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president trump taking military action to strike iran. >> here is some of the glasser report. milley was worried that trump might set in motion a full scale conflict that was not justified. trump had a circle of iran hawks around him and was close with benjamin netanyahu who was also urging the administration to act against iran after it was clear that trump had lost the election. quote, if you do this, you'll have an fing war, milley would say. >> you think that is compelling? listen to our next guest. he has a revealing and gripping new book on president trump called frankly we did win this election. the inside story of how trump lost. michael bender is also a white house reporter for the "wall street journal." great to have you here. >> thank you so much. >> your book is fascinating. all of the details that you have in there, all of the people that you spoke to around the president, particularly as the wheels were coming off the bus at different times, but let's just start with the title.
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"frankly we did win this ele election." what is that his bad on? >> i think of it as one big title, the inside story of how trump lost is as they did a whole bit of to sort of get the joke there that -- first part is a direct quote from donald trump election night after 2:00 in the morning, and this scene is in the book, his advisers force him down into the east room in order to address the nation on election results that are still undecided. it is not clear if biden or trump has won. and trump, you know, in the moment knowing -- was really quite surprised but shocked everybody, went off script and declared victory without really a single shred of evidence. >> and he was hinting even above before the location that even if he lost, he would say that he won. and so i want to start here with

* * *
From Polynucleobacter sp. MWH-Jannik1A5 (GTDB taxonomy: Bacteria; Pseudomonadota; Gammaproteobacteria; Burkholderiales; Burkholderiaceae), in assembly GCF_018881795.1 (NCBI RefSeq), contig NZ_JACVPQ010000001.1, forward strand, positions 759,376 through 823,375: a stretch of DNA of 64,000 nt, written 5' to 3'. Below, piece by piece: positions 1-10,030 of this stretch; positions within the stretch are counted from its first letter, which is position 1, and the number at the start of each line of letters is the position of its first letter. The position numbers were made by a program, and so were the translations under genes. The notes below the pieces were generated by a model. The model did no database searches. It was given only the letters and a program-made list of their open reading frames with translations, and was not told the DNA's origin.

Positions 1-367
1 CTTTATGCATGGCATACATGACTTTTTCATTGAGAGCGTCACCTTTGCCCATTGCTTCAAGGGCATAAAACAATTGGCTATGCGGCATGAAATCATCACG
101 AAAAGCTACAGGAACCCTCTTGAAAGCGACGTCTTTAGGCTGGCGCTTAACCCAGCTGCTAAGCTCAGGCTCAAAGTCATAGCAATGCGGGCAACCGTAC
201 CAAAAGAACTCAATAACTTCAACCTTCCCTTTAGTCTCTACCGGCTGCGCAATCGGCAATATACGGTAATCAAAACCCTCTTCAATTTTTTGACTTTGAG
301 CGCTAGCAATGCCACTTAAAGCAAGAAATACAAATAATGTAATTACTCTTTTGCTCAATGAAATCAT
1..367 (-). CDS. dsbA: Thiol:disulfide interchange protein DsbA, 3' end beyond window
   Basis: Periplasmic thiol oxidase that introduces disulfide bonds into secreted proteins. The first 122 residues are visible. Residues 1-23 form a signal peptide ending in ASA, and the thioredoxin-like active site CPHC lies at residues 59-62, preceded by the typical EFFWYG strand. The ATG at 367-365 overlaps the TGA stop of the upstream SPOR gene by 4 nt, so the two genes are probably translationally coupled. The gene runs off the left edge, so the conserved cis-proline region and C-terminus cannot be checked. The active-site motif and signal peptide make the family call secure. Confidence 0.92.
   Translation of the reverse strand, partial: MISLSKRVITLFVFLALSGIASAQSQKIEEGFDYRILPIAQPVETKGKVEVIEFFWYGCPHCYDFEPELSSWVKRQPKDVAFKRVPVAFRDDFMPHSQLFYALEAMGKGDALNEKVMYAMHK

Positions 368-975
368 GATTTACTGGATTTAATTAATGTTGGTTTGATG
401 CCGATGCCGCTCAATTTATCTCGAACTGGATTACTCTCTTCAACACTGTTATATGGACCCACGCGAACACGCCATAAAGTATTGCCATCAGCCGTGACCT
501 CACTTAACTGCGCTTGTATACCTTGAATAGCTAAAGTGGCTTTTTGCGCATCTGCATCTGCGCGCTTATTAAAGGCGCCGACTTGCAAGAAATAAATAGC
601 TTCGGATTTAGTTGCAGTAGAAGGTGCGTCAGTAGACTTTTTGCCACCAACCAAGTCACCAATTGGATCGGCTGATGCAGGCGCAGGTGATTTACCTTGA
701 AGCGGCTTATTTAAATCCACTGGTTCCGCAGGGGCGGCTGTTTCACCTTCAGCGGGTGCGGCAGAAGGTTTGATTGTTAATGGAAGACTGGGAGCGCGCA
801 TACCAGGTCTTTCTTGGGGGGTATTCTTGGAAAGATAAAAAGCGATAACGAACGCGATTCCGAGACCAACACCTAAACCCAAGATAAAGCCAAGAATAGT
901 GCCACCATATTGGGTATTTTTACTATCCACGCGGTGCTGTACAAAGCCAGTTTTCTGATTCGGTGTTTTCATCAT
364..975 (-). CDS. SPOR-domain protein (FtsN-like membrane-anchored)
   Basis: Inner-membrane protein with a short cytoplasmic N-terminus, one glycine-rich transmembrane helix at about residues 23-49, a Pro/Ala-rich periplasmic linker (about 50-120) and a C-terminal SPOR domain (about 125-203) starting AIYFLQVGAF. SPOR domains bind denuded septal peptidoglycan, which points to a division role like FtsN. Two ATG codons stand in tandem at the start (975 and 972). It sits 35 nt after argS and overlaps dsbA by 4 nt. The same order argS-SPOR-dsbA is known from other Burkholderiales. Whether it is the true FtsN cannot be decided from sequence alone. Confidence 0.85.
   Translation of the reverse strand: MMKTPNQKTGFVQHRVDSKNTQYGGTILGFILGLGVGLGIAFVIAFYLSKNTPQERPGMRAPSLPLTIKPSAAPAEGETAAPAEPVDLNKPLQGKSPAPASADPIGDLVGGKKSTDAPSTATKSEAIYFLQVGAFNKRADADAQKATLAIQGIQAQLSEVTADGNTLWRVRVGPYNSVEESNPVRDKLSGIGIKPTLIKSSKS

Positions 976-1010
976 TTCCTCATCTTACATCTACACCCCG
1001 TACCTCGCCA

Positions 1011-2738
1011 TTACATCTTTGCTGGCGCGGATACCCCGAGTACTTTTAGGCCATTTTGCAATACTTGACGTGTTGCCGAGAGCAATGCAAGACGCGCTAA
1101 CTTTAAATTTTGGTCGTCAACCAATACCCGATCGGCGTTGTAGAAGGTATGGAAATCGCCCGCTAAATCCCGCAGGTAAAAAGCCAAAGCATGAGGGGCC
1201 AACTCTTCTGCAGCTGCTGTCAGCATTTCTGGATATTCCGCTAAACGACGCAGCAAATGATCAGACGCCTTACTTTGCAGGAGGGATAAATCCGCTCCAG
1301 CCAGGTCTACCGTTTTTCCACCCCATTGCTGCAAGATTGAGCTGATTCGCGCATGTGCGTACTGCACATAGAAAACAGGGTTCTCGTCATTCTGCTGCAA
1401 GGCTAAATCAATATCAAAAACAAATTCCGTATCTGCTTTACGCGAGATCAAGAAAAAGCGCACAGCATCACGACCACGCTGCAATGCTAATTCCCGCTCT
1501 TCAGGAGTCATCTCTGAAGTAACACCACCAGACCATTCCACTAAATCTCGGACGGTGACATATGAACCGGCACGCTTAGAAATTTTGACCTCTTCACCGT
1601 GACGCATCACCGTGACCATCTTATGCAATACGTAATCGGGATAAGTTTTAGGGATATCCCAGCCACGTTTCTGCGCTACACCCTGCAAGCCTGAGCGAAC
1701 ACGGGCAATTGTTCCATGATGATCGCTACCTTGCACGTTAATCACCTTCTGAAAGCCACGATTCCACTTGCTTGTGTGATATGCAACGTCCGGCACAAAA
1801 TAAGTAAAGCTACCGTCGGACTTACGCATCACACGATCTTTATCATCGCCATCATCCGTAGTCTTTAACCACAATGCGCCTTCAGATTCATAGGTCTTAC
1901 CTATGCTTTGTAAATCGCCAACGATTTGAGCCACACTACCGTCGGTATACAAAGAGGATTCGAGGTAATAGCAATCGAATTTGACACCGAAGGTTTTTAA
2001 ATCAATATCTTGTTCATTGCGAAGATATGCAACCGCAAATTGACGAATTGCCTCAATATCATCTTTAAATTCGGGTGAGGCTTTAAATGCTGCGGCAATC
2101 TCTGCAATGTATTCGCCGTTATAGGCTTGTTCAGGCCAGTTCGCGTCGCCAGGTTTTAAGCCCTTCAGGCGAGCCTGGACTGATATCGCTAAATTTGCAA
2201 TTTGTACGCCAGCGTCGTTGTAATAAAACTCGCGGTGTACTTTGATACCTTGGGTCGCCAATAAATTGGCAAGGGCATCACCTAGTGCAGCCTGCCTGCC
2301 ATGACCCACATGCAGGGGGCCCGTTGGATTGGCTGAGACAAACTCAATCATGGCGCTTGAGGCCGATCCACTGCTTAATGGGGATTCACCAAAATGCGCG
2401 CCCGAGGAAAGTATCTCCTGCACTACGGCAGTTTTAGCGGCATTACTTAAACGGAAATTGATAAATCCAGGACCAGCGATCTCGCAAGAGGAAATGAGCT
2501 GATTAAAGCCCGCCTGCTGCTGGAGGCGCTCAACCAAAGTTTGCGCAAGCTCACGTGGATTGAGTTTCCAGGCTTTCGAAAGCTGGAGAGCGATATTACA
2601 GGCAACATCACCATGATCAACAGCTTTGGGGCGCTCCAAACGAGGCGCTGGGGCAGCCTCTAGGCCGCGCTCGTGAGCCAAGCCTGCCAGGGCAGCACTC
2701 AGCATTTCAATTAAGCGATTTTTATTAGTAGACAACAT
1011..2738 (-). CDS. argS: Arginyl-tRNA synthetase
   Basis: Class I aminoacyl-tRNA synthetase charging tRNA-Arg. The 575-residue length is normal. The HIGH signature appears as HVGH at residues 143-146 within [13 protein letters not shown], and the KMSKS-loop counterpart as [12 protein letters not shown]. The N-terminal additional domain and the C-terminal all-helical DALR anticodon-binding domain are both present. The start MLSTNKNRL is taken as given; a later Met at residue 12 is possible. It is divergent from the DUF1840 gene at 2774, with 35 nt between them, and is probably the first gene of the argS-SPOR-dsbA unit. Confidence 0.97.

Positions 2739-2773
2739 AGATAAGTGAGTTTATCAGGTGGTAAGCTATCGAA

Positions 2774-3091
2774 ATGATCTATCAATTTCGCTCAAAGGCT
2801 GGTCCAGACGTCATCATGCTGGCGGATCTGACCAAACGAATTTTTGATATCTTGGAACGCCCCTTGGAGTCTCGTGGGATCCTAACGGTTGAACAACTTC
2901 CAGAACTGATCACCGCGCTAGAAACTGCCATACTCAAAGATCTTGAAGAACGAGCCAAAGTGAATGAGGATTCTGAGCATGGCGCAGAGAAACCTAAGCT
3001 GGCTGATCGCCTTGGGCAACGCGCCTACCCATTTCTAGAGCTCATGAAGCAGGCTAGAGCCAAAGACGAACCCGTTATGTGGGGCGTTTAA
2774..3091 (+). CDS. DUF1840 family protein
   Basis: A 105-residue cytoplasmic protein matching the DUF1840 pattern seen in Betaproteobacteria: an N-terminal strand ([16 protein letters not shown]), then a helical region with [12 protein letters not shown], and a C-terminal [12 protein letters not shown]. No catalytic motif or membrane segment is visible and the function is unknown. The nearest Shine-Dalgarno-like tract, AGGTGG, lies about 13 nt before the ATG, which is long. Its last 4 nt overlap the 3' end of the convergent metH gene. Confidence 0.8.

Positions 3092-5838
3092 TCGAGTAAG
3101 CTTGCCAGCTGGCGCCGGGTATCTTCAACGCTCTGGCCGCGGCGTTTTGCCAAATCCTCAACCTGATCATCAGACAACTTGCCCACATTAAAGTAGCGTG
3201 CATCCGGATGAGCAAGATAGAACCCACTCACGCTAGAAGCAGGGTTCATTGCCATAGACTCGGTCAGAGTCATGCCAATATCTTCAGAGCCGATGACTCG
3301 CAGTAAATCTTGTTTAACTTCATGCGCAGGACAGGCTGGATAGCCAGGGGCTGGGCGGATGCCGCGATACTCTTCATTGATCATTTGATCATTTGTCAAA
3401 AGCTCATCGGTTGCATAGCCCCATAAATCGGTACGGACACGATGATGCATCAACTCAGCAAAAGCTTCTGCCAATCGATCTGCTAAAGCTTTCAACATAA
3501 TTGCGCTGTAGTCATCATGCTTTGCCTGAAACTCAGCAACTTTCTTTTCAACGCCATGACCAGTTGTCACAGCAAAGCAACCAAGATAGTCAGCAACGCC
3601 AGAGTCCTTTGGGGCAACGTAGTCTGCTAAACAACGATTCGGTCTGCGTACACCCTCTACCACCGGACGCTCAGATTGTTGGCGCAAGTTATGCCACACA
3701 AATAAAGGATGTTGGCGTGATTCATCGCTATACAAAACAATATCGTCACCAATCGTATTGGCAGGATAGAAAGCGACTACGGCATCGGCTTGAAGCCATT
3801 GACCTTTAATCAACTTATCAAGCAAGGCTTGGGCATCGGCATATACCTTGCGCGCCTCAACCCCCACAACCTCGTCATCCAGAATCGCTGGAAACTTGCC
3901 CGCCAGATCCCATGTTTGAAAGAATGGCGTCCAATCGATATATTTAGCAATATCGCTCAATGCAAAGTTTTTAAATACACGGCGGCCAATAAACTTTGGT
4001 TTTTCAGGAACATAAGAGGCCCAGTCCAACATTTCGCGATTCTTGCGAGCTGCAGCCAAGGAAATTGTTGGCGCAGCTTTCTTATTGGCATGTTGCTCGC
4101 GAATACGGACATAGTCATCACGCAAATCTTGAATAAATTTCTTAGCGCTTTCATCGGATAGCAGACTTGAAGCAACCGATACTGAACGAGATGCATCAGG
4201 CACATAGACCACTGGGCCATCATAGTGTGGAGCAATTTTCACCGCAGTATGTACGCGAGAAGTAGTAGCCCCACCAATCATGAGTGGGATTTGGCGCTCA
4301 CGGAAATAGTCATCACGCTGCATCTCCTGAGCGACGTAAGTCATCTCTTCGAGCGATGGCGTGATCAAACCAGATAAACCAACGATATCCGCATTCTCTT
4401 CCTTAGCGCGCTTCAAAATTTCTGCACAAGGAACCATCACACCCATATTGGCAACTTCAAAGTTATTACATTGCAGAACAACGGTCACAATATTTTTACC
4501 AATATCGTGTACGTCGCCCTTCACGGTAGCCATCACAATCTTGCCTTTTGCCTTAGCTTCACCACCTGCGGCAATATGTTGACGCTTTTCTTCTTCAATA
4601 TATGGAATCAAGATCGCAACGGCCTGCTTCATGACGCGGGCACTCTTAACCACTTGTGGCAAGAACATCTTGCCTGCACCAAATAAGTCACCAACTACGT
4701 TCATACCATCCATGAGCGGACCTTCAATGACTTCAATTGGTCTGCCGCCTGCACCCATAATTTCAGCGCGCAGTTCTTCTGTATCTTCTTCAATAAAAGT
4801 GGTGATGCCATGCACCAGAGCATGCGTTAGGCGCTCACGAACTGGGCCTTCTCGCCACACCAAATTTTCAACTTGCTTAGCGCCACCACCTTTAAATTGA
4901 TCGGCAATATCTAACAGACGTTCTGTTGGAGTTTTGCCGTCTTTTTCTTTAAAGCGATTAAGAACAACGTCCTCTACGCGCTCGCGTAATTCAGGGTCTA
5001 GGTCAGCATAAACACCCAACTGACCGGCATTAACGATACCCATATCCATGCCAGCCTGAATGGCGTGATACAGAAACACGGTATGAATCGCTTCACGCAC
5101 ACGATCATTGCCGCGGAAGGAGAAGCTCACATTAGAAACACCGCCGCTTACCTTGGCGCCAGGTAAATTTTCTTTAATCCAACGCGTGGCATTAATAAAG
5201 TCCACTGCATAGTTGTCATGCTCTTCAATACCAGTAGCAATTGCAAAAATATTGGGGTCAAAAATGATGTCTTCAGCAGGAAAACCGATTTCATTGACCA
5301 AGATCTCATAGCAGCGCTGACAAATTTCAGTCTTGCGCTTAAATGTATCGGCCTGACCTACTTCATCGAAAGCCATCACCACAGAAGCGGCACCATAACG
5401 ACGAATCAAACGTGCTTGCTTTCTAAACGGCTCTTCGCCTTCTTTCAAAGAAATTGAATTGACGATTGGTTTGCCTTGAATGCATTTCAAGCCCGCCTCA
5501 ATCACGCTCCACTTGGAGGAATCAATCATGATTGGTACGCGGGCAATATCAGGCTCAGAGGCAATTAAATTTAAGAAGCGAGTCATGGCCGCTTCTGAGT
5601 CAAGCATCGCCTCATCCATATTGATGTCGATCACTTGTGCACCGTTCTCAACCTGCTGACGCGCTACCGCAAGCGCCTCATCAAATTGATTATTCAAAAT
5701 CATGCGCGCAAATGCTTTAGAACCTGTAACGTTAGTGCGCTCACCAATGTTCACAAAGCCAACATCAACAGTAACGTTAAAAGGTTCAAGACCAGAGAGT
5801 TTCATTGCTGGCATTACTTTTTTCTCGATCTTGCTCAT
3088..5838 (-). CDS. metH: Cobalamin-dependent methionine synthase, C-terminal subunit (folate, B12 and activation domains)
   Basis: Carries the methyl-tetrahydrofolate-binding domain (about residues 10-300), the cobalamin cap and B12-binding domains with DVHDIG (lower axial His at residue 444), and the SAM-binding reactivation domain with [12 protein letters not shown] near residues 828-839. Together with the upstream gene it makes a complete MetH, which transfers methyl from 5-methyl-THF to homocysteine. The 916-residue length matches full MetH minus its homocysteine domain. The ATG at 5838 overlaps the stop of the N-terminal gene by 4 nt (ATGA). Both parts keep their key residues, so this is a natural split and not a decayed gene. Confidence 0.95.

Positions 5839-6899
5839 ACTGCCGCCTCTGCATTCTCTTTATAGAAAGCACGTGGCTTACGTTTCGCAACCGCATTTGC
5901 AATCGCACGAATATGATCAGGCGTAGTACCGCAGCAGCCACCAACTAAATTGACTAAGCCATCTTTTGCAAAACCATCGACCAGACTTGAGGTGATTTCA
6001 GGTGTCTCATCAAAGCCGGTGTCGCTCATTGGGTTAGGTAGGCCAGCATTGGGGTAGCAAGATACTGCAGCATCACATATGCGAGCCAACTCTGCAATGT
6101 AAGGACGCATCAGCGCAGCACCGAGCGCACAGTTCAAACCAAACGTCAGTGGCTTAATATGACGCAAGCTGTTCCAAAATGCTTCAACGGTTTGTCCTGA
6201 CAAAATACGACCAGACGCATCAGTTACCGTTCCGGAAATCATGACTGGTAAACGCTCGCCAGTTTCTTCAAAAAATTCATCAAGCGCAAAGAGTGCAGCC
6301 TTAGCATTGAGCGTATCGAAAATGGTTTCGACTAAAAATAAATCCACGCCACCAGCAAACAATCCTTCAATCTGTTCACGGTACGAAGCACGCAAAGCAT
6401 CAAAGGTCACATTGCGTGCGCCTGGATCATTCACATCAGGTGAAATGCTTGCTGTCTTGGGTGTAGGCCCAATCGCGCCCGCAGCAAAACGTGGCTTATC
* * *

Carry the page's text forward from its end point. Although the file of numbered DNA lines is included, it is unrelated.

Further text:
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former secretary of state mike pompeo in which he said that the crazies have taken over, secretary of state pompeo said that mr. trump might be more willing to engage in an international conflict to strength ten political argument for remaining in office. any indication of how close the country was to getting into some military conflict? >> i think that the krn frconce from the top diplomat is embem m emblem natick that i was getting fairly close there. plenty of trump books for decades. but what this one does that no one else has is look at trumpism in three ways. you go behind the scenes in the oval office, behind the curtains at the campaign and embedded with trump supporters for two years on the road. and one of the takeaways, mike pompeo for example being a good
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one here, is this is not a book about the trump chaos. we know the story of trump chaos. this shows how dangerous and reckless that some of the people closest to trump thought he was for the country and how close to the brink we really did come. a very dangerous situation. this one, there is another situation in there are trump tells mark milley oigand others mark evsper, that he wants to shoot americans, peace fall protestors protesting civil rights abuses he wants shot in the leg, shot in the foot. there are skulls to be cracked. the president of the united states makes these orders. >> and he also wants someone around him to be executed when it is revealed that during some of the protests outside of the white house president trump and the first family were ferreted into a bunker for their safety. he did not want anybody to know that he had to take cover in the bunker.